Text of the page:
I’ve been asked to expand a bit on my earlier blog on the Wendish language in Texas. I’m titling this “Five Wends in Texas.”
The first I wish to mention is Albert Miertschin. There was an article in 1962 or 1963 in the Austin American-Statesman about Albert and the Texas Wendish community. When I decided to write my M.A. thesis on the Wendish language in Texas, I looked up Albert at his home in Giddings since the article said that he knew Wendish. I asked Albert for leads on Wends in the community who still spoke the language fluently. I don’t know why I didn’t use Albert as an informant. Maybe he admitted that he didn’t know the language well. At this point in time, I can’t recall. In any case, although he may have been fluent at one time in the language of our grandparents and great-grandparents, I wanted to find people “kiž hišće serbowali” (who were still keeping it up). He gave me three names. Before I go further, it’s interesting that certain families were better than others at keeping up Wendish. Examples are the Miertschins, the Mitschkes, the Bigons, etc. These were the three names he gave me. It’s also interesting that these families seemed to intermarry, and this helped keep their use of the language alive. In fact, I remember one of the old Wends (I think it was Martin Miertschin talking about Ben Mitschke) saying something like “on my father’s side, we’re cousins; on my mother’s side, he’s my uncle.” Or maybe the other way ‘round. I guess someone would have to draw a family tree for me to figure that out, but I’ll take his word for it. It’s like when someone asks me if I was related to the famous Austin architect, Eugene Wukasch (died about a decade ago). It’s easier to say “he was my uncle,” but he was actually my half first cousin, once-removed. (Confused? I’ll have to draw you a family tree.) Wotpočuj w pokoju, Alberto! Rest in peace, Albert!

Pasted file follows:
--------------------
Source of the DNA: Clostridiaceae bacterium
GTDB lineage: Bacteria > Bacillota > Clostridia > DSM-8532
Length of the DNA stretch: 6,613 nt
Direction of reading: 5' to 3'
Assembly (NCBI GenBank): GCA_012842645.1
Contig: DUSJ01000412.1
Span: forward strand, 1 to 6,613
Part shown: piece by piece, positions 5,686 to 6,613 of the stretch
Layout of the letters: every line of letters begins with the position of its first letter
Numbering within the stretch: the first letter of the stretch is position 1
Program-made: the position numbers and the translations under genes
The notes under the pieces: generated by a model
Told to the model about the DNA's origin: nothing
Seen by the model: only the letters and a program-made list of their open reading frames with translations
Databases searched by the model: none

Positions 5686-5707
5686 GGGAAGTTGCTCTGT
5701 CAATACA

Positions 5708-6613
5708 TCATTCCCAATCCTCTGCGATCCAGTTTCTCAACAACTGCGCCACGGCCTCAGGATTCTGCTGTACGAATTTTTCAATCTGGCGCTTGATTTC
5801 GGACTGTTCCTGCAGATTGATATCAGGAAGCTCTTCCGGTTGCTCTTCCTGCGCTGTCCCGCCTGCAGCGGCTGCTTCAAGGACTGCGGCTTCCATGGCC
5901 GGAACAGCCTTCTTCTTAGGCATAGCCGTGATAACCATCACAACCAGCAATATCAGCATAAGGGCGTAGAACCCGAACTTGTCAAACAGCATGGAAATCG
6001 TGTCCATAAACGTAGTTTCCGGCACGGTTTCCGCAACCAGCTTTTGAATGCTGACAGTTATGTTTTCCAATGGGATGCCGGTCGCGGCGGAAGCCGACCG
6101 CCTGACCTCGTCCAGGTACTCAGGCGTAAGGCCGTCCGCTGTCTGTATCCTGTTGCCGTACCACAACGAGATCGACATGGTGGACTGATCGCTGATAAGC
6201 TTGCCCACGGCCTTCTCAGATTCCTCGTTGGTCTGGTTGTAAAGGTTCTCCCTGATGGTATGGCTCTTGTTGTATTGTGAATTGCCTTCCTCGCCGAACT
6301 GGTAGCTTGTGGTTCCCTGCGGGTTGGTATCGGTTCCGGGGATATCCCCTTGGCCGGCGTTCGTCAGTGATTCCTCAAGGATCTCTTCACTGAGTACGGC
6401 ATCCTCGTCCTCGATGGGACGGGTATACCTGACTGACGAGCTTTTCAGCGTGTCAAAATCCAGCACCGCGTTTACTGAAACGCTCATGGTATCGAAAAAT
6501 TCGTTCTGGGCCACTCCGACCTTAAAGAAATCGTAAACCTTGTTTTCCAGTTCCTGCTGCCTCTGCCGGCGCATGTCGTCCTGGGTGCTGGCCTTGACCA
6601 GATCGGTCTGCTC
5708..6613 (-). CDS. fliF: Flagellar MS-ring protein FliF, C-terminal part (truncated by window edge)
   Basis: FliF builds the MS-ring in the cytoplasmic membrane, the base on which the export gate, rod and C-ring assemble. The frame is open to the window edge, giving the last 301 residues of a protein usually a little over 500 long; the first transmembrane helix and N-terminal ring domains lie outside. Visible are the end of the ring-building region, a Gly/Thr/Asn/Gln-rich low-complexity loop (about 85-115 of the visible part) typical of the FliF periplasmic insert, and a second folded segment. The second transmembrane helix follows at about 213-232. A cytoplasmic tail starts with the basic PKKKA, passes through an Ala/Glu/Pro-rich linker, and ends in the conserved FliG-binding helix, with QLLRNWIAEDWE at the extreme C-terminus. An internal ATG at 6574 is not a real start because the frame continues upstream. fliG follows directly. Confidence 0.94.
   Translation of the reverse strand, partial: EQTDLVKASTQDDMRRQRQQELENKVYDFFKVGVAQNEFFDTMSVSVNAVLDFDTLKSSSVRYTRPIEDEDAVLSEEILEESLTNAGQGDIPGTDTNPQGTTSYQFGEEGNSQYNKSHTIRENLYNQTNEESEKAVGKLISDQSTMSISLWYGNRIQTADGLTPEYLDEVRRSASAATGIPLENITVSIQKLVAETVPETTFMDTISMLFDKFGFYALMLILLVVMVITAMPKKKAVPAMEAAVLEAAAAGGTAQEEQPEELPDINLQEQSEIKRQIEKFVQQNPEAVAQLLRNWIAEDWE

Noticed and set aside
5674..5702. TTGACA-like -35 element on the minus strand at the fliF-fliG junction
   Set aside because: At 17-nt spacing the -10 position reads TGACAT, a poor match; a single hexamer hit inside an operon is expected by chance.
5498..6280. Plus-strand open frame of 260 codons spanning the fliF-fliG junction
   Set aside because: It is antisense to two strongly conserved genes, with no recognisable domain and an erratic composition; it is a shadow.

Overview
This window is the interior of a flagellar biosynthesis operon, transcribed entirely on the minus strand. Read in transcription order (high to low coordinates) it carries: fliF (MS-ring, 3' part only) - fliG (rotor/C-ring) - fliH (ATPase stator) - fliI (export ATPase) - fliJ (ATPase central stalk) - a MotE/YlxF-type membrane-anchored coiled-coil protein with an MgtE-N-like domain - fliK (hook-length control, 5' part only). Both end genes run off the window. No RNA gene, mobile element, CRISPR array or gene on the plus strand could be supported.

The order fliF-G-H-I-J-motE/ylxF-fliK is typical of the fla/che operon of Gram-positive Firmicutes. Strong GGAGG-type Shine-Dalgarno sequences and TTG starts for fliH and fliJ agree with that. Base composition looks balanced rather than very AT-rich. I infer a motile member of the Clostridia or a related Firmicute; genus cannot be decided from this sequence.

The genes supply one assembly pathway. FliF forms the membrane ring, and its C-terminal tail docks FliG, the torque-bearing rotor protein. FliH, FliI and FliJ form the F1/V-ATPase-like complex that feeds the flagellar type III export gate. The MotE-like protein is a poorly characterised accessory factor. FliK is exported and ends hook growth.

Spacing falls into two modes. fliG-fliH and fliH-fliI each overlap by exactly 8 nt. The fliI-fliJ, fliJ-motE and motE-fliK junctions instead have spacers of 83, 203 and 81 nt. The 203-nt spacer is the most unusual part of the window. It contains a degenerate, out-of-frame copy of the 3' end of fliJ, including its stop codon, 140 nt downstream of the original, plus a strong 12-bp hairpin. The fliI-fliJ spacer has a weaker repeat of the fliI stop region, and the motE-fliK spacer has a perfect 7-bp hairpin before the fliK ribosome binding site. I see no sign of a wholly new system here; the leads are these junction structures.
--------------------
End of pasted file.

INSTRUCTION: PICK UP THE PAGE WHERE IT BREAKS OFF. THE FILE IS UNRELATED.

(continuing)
Albert said “Martin Miertschin speaks good Wendish. He reads the Bible in Wendish.” Martin and Carl were brothers, Carl being the father of TWHS member Monroe Miertschin. I believe Martin’s wife was the sister of Herman Bigon, an example of how certain Wendish families intermarried and kept the language up. I interviewed Martin on a couple of occasions. My technique was to sit down with my informants and ask them how to say something in Wendish. I used a tape-recorder and may have made notes at the same time. For example, I’d ask “how do you say in Wendish ‘I’m drinking water,’ ‘you’re drinking water,’ etc.?” Since Wendish is a more inflected language than is English, I tried to elicit complete paradigms. My informants would answer “Ja wodu pijem,” “ty wodu piješ, etc.”
Martin lived on his ranch near Winchester on the road from Serbin. One thing I remember was his saying “I’d drive fifty miles to hear a sermon in Wendish.” It’s a shame that by 1964, Wendish had long died out as a church language. I can’t remember if it was Martin who told me this, but there was also a Miertschin in the community (by 1964 deceased, probably) nicknamed “Bull” Miertschin. He had one arm, whether by an accident or a birth defect (probably the former), that I don’t know. I think Martin had a beard, because Dr. Reinhold Olesch referred to him once as “the bearded Miertschin.” Someone, maybe Albert, told me that a group of the old Wends would get together on occasion to sing in Wendish. I believe Martin was in this group. Wouldn’t it be lovely if someone had tape-recorded those song and hymn sessions?
Martin passed away in, I believe, 1971. Someone said he was at home preparing breakfast when he suffered a fatal heart attack. Wotpočuj w pokoju, Mjertyno! Rest in peace, Martin!
Carl Miertschin, as I said, was Martin’s brother. Carl wasn’t as fluent in Wendish as was Martin because, unlike Martin, Carl married a German. I interviewed Carl on several occasions in the 70’s and 80’s, both about the language and about the folklore of the Texas Wends. Carl, like Martin, had a ranch near Winchester on the road from Serbin. I remember attending the German service at St. Paul’s Serbin with Carl on one or two occasions. Carl knew some interesting stories, some true and some folkloric, about the Wends. To give one example, he told about an exorcism which Rev. John Kilian had performed.